Dear Daniel, Your story is inspiring and like you I feel more youthful as i continue to heal the severe traumas of my childhood. I wrote a book; Healing the Wounds of Childhood: A psychologist\'s journey and discoveries from wretched beginnings to a thriving life. My entire personal and professional life has been about the healing journey. I would love to send you a copy of my book for your review; let me know if you would like that. Don St John, PhD.
Janet Linda Janet Linda wrote on January 22, 2016 at 3:46 pm:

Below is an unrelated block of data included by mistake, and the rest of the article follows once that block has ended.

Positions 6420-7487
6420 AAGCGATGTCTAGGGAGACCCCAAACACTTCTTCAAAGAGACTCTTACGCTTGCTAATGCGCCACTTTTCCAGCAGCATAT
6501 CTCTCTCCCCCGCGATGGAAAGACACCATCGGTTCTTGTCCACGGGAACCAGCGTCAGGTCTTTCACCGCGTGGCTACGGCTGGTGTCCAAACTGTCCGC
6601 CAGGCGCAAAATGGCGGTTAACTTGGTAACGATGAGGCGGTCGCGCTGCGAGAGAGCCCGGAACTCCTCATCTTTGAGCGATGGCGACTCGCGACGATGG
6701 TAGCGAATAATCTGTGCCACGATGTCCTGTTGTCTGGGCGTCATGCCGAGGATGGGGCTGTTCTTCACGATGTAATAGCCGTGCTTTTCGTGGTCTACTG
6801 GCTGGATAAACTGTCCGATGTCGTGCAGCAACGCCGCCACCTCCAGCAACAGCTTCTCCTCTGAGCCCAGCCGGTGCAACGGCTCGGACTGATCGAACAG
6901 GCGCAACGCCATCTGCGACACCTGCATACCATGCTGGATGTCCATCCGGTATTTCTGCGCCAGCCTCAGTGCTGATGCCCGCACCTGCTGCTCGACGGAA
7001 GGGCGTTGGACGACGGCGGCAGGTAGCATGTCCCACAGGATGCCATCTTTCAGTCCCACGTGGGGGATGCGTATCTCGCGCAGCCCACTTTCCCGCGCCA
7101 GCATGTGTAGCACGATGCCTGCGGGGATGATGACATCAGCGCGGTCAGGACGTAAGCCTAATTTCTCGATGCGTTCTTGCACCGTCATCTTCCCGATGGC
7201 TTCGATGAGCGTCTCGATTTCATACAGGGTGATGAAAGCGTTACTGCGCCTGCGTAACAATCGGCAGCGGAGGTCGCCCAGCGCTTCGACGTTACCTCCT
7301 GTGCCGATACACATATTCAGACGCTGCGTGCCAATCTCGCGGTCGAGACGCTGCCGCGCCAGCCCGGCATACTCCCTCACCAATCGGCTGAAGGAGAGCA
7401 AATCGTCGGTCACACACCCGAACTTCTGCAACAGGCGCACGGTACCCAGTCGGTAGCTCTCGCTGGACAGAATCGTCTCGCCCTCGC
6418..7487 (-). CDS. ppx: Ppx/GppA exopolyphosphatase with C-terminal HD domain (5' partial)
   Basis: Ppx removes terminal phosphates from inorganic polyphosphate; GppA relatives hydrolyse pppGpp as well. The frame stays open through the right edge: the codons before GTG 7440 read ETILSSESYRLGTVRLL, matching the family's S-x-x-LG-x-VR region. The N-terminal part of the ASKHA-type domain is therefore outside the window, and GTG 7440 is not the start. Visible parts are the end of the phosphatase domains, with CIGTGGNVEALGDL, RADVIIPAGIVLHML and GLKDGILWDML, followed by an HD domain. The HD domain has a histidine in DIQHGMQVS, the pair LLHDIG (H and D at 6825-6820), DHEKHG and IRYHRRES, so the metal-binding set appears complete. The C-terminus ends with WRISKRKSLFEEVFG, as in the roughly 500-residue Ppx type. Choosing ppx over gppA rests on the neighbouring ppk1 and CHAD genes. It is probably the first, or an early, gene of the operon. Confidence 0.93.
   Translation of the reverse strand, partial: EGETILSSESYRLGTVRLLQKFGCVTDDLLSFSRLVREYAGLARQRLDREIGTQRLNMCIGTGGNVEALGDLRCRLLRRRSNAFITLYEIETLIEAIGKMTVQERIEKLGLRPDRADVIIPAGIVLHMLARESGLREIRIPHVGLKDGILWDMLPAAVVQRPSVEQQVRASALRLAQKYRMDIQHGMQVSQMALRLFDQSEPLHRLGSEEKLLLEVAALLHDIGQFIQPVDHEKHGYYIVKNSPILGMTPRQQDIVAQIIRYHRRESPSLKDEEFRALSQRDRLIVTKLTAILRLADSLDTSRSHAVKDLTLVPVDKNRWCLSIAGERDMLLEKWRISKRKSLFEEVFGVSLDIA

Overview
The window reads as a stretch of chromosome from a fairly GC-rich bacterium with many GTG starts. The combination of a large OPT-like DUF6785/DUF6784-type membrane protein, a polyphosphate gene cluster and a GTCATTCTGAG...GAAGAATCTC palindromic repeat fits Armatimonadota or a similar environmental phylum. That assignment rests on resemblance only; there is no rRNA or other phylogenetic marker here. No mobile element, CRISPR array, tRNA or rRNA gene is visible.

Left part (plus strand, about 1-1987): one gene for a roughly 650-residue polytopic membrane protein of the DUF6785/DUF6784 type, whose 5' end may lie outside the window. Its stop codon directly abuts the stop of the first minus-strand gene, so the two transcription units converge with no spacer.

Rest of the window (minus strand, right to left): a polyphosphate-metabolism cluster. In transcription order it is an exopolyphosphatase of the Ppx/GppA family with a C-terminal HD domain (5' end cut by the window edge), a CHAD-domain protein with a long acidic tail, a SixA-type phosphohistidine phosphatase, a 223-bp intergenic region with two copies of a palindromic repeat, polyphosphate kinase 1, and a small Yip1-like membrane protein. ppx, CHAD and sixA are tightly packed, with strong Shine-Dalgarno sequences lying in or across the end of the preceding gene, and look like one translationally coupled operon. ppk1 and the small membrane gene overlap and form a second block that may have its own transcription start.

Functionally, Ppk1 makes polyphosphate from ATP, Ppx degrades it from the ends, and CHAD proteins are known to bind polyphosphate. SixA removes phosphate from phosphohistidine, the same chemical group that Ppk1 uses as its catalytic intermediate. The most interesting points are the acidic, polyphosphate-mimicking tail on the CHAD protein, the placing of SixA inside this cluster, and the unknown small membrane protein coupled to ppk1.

I agree that man is more than an animal. My bipolar disease causes me to act like an animal. This hurts me deeply. Some thoughts I have are: The ability to self reflect is a gift. I causes me to reach beyond my grasp and to want more for myself and for others. Not Physical wants but connectedness. To desire to increase their desire to learn and not besatisfied with dy to day media and what is spoon fed to them from others. I have had three major episodes. I am currently medicated on Lithium BID and 1/2 trazadone when neede at bedtime. Thankfully not often. I am 65 and believe in neurogenisis. It is my hope that people can come to realise that to accept lies told to them in childhood are not the values they can live with today. To understand the possible reasons behind the dysfunctional toic environment is to realise it was not on purpose. I helps dissolve the hate and anger. Forgiveness is key. I found you cnnot forgive yourself untill you forgive others. Your brain wont let go of it. i also believe it is not totaly unlike Post Traumatic Brain Injury the way in which my first depression occurred. I give you permission to quote, paraphrse or use what I have said to help others. Feel free to email me. Sincerely, Janet Linda